Tuesday, May 16, 2017


     The only way I really know what I'm going to be reading next is by starting in on a several books at once and seeing which one holds my interest. I started Phantom of the Opera and while it seems like it might be a pleasant diversion, I'm not really in the mood for something quite this frivolous. On top of it, the writing is pedestrian. Reading it felt like a waste of time.
     I'm in the middle of the first book of Ian Toll's Pacific War trilogy, but had to pull out due to an over-saturation of anguish. I stopped somewhere before the Bataan Death March. I just can't deal with it right now. It makes me angry and depressed. I should just skip ahead to Doolittle's Raid or the Jap repulse at Port Moresby or Midway. But I decided I would just come back to it when I'm feeling stronger. I'm getting pissed off now just thinking about it. I only hope these Japs and the Soviet NKVD types got their just desserts. That's all I'm sayin'...

     In contrast to Phantom, the writing in MacKinlay Kantor's Spirit Lake was its saving grace. Despite the vacuity of the novel, I enjoyed the journey for the writing style. The theme was strictly a bankrupt product of the 20th century, however -- bleak, hopeless, meaningless. The Indians were portrayed as two distinct types: The good Indians who had the morals and sensibilities of 1950's-era Iowans; and bad Indians who were of the massacring variety. Eye-rolling stuff.


      Worse were the settlers. Not a likable one among them. The only one who came close was the doctor character but even he became overwhelmed by a repulsive, animal, demeaning lust in the end. I also had hope for the Frenchman, but he was given an atypical backstory (to say the least -- it was actually quite absurd) and then faded into the background after a couple hundred pages of buildup.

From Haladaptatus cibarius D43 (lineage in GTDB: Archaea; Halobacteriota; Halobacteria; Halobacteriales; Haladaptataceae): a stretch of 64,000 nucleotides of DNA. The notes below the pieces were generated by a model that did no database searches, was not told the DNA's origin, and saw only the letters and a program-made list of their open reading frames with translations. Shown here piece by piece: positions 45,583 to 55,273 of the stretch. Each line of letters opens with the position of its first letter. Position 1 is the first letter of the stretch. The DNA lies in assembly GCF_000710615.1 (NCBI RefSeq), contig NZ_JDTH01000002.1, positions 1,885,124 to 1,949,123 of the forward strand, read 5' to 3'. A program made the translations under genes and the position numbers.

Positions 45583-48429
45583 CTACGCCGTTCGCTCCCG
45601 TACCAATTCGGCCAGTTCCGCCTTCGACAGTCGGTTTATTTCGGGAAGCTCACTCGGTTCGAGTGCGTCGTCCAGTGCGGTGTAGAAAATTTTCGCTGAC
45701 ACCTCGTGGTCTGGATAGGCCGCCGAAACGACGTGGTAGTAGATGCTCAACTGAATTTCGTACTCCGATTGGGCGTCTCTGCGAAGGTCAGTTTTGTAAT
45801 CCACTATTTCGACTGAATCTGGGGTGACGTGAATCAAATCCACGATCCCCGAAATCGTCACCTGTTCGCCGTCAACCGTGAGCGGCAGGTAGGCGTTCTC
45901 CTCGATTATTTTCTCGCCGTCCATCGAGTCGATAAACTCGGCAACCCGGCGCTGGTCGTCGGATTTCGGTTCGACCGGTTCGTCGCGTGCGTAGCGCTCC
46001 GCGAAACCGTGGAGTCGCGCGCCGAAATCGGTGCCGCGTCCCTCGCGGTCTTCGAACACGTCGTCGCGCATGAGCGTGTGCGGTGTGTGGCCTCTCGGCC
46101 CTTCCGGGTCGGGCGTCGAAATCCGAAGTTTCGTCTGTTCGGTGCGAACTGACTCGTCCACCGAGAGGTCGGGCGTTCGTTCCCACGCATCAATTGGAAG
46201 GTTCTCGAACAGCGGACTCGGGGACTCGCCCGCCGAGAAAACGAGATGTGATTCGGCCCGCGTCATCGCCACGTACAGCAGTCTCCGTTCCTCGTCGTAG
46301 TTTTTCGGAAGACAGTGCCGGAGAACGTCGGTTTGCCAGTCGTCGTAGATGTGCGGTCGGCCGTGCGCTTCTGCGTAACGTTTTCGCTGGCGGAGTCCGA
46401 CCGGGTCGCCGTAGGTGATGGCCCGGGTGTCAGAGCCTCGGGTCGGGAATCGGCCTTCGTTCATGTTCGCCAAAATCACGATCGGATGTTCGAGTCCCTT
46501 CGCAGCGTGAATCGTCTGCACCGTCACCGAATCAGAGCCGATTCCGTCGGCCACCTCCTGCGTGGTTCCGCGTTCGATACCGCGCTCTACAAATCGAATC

But none were worse than the only overtly Christian character in the book, who, naturally, was depicted as a buffoon. As I said, this book says so much more about the 20th century than the 19th it's a little embarrassing for Kantor. You have to remember Kantor made his living in Hollywood. In the end, his story is of a sad waste of talent. But at least he had talent, I guess. How many of his ilk didn't even have that.
     Which brings me to my YouTube viewing recently. I've been watching some Jordan Peterson videos. A college professor and a very smart guy, no doubt about it. (Brilliant, in fact, since much of what he says I've been saying around the kitchen table for years.) But what's with the weird emphasis on Dostoevsky and Nietsche, et al? Isn't it about time we focused on something else? You know, something that didn't result in the slaughter of hundreds of millions of people in the 20th century? For all Peterson's intelligence, he presents these things as works of genius (he especially gushes about Nietsche, who died of syphilis, remember) to impressionable kids, many of whom will fancy themselves existentialists or anarchists or atheists (or libertarians, snicker) and do themselves incalculable damage by the time they discover they've been duped. Everybody's got to make a living, I guess.

     The book that has captured my attention this week is E.T.A. Hoffmann's The Devil's Elixir. So far, so good. It's funny, I have a million cool things to do, but I really look forward to bedtime, as that's when I do all my reading. Bedtime can come pretty early sometimes.
     Hoffmann, you may recall, is a German writer from the early 1800s who wrote "The Sand-man" (the tale which provided me the characters of Coppelius and Olimpia for use in My Clockwork Muse) and "The Nutcracker". His stories tend toward the phantasmagorical --  which means they tend toward awesome. Poe was a fan of Hoffmann. Me, too.

     I'll leave with this bit of wisdom, from Little Feat (my new favorite band) and their song "Time Loves a Hero." Now, the Feats are no Nietsche, but in this little snippet of lyric, they offer something worth thinking about.

Well they say that time loves a hero
But only time will tell
If he's real he's a legend from heaven
If he ain't he was sent here from hell

Hear me well
Seeing ain't always believing
Just make sure it's the truth that you're seeing
Eyes sometimes lie, eyes sometimes lie
They can be real deceiving

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